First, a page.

Following our profile of the Open University (August 2018 edition), we return to the subject of distance learning to look more generally about what it’s all about and how Service leavers can make it work.
What is distance learning?
With factors like cost and convenience on the minds of would-be students, distance learning is increasing in popularity. These same market forces are also encouraging many universities to make a greater number of courses available to distance learners.
Distance learning, also known as remote learning (or correspondence courses) enables people to study towards qualifications without the need to attend a classroom/lecture hall or interact face-to-face with a teacher.
For Service-leavers looking to strengthen their CV, distance learning may well be the ideal choice. Plenty of Serviceleavers, perhaps especially those who would be regarded as ‘mature students’ would shrink back from attending classes with students who are much younger than themselves, having fairly little in common with them.
Because of the nature of online support materials, distance learning can be undertaken from anywhere in the world – including your own home, where you can study in relative peace and quiet.
According to the Complete University Guide website, more than 270,000 undergraduate students are taking their first degrees via distance learning, along with some 108,000 postgraduate students.
The primary benefit of distance learning is that you can fit it around your other commitments, such as those relating to family or your job. In fact, plenty of Service-leavers take on distance learning before they’ve even returned home, giving them a flying start when they arrive back on civvy street.
That same flexibility also means that students can choose to study at their own pace – either full time or part time.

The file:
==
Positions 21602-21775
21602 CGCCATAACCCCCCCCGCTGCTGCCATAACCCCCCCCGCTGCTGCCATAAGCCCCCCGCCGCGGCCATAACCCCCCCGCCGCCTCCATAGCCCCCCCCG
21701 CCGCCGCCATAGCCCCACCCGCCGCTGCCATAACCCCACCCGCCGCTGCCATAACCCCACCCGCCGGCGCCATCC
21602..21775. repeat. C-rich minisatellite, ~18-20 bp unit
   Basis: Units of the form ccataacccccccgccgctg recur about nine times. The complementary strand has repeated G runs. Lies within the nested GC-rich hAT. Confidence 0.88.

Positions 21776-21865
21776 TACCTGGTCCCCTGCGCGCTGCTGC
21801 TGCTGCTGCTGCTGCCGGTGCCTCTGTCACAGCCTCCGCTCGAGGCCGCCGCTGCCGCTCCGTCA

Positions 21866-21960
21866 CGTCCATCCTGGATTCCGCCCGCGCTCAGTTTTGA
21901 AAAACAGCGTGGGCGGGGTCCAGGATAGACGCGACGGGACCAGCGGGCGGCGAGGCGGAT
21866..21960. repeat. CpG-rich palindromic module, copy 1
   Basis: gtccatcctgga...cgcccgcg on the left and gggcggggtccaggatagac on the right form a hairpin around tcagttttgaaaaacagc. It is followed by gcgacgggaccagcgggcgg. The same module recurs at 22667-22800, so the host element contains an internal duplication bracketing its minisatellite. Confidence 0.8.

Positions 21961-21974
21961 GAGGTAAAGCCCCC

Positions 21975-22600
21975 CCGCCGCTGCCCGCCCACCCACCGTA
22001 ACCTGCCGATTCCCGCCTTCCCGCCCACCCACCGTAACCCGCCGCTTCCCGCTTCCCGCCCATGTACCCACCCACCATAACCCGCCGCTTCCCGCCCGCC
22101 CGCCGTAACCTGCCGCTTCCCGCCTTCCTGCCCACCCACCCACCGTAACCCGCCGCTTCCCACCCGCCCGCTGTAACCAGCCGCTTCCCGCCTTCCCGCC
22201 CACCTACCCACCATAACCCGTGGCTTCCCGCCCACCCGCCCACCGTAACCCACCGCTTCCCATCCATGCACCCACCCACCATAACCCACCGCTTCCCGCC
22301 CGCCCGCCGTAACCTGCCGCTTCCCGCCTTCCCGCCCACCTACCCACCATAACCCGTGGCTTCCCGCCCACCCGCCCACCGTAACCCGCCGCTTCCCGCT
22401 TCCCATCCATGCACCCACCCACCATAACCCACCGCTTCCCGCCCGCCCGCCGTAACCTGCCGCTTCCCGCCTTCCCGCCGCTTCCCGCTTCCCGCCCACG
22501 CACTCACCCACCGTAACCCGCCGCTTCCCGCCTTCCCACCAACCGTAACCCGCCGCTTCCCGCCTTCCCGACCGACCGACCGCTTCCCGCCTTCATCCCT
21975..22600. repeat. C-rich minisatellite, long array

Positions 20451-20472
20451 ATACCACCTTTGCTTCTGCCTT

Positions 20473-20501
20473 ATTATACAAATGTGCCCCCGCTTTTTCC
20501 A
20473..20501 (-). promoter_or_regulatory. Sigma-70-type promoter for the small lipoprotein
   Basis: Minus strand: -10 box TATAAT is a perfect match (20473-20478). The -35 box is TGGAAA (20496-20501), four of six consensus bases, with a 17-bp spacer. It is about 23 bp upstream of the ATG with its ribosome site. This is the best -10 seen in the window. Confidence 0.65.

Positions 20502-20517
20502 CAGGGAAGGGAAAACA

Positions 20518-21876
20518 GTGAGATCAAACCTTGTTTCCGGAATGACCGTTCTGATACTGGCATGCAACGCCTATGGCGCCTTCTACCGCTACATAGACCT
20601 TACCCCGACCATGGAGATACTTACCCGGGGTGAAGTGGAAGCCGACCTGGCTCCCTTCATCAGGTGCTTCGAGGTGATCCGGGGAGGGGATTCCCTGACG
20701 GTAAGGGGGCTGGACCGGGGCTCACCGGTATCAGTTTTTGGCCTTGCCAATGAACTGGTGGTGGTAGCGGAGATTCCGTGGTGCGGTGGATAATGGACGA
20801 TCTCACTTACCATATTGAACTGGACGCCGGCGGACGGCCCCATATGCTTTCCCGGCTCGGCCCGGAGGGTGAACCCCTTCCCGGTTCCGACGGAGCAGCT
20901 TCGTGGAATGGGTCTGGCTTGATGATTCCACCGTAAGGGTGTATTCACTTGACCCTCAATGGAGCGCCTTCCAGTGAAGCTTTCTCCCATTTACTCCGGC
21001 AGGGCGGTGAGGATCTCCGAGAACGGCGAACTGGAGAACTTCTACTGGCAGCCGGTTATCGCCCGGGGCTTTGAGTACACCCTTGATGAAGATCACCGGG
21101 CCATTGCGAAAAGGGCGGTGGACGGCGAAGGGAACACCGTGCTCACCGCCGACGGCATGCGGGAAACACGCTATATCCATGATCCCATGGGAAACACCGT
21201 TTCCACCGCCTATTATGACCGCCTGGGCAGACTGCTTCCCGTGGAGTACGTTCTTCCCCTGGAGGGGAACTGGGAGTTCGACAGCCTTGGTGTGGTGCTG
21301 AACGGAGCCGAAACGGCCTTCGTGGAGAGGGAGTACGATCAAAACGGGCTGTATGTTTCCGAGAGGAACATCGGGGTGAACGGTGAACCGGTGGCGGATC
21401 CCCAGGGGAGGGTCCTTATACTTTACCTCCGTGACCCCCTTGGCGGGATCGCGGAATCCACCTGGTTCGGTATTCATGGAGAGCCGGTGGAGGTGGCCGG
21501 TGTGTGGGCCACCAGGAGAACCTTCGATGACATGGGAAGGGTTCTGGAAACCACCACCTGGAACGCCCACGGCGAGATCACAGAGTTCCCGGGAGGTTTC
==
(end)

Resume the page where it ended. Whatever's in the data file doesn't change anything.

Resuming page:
People interested in distance learning can select from hundreds of courses run by an increasing number of institutions. You can study undergraduate, postgraduate and professional level courses via distance learning. Again,
it doesn’t matter how near or far you live from the institution since you’re usually connected by online methods such as email or Skype.
Undergraduate and postgraduate courses are likely to have entry requirements, set by the university running the course. These may include prior educational qualifications, especially in English and mathematics – as well as possibly in the subject you’re intending to study.
Studying isn’t cheap. A three year undergraduate degree course can cost in the region of £15,000. Saying that, it’s a snip next to what full time students attending colleges and universities are spending. Furthermore, it should really
be seen as an investment that will potentially put you on a successful career trajectory – and because you can use your lump sum/ELCAS to fund it, you might never have an opportunity like this again.
Distance learning courses are specifically designed for students to engage with course materials at home or at work. As most people now have access to the internet it’s no surprise that distance learning has grown so quickly in popularity, with materials either being sent directly to students by email or accessed via websites.